With all due respect, no it isn’t.  No matter what is submitted, FDA must approve (not “clear” as misstated in Gaetano) it – so the Mensing independence principle cannot be evaded by this temporal sleight of hand.  Even assuming “pre-approval design choices . . . were actions independent of the FDA,” 2021 WL 1153193, at *6, FDA approval itself, the next level of speculation, is not.

Gaetano next tries false equivalence with Wyeth v. Levine, 555 U.S. 555 (2009):

To be sure, once the alternative drug is submitted for approval, the FDA might reject it.  But the same was true in [Levine]; where a brand-name manufacturer unilaterally changes a drug’s label, the FDA may later review and reject that change.

2021 WL 1153193, at *6.

Not so, either.

We repeat the full Mensing independence principle, as stated by the United States Supreme Court:

[I]t is enough to hold that when a party cannot satisfy its state duties without the Federal Government’s special permission and assistance, which is dependent on the exercise of judgment by a federal agency, that party cannot independently satisfy those state duties for pre-emption purposes.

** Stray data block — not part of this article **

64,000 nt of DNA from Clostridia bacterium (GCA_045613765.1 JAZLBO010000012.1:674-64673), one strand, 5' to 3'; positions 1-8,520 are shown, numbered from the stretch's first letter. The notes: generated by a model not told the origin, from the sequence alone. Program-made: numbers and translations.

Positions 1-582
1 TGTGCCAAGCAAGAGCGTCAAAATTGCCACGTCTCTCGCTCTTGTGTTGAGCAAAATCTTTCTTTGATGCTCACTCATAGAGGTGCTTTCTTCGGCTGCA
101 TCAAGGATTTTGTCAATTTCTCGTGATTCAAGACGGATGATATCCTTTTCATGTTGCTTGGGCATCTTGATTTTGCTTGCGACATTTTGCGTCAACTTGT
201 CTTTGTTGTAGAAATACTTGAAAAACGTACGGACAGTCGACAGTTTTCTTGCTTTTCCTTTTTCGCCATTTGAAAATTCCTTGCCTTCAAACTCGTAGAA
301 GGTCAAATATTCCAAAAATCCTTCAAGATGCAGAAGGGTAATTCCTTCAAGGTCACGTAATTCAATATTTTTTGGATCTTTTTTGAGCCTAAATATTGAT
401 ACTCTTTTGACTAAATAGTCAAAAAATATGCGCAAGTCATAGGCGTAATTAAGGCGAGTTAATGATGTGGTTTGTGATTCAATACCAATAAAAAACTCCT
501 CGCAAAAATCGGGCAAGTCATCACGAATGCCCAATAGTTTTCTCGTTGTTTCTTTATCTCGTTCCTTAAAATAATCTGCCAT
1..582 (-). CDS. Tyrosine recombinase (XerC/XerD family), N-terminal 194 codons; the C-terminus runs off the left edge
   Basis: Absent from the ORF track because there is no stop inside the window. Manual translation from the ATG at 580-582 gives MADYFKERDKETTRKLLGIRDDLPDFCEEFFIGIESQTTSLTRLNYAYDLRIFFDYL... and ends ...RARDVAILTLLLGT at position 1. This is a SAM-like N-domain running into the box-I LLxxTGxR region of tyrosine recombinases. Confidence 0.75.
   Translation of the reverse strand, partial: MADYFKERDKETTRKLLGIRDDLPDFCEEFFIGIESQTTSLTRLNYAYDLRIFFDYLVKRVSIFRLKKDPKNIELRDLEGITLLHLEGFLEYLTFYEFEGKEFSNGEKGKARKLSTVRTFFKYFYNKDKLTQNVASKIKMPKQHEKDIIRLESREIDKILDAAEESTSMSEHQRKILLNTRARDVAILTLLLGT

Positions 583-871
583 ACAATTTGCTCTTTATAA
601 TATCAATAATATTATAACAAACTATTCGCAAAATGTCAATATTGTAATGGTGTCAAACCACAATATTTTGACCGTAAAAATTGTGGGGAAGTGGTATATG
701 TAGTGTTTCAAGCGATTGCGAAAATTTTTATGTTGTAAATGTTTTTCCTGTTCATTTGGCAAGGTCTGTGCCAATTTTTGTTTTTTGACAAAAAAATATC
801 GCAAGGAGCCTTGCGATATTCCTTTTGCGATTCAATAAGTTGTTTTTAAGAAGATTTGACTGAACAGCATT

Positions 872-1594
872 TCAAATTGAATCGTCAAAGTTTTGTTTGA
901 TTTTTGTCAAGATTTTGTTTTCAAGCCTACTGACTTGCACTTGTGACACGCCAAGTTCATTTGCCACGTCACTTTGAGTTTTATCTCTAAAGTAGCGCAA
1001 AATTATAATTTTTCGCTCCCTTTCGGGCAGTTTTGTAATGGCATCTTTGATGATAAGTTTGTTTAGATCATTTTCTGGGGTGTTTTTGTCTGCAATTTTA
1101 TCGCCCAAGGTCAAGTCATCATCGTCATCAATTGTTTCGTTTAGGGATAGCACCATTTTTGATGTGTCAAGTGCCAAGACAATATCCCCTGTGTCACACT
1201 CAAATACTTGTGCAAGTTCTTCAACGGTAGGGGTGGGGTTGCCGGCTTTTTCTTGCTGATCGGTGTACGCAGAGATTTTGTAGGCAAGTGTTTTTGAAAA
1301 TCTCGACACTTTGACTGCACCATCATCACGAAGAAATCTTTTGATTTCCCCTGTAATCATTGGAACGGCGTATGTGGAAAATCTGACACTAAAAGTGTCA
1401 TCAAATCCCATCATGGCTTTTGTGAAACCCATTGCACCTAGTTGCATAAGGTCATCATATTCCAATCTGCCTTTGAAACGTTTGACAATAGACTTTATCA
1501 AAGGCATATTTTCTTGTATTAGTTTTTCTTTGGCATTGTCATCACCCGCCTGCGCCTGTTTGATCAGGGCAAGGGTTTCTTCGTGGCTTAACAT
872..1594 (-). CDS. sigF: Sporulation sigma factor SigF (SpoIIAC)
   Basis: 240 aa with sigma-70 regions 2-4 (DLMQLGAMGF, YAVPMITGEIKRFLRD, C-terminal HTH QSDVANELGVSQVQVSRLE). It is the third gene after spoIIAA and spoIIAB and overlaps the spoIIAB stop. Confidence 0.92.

564 U.S. at 624-24.  Likewise, the next sentence in Mensing after the language quoted above from Gaetano, is to distinguish Levine – specifically, “See [Levine], 555 U.S., at 573 (finding no pre-emption where the defendant could “unilaterally” do what state law required).  “Unilateral,” there’s the rub.  Nothing about initial approval of a new drug is unilateral.  Thus, drug approval is not analogous to the CBE regulation, where, a label change goes through unless the FDA affirmatively takes steps to disapprove it.

The attempted analogy between warnings and design in Gaetano, or in any other case, is false equivalence.  As stated in Mensing, a “possibility of impossibility [is] not enough.”  564 U.S. at 625, n.8.  The need for FDA approval of the hypothetical new drug in Gaetano is no mere possibility.  It is the most fundamental thing that the FDA does.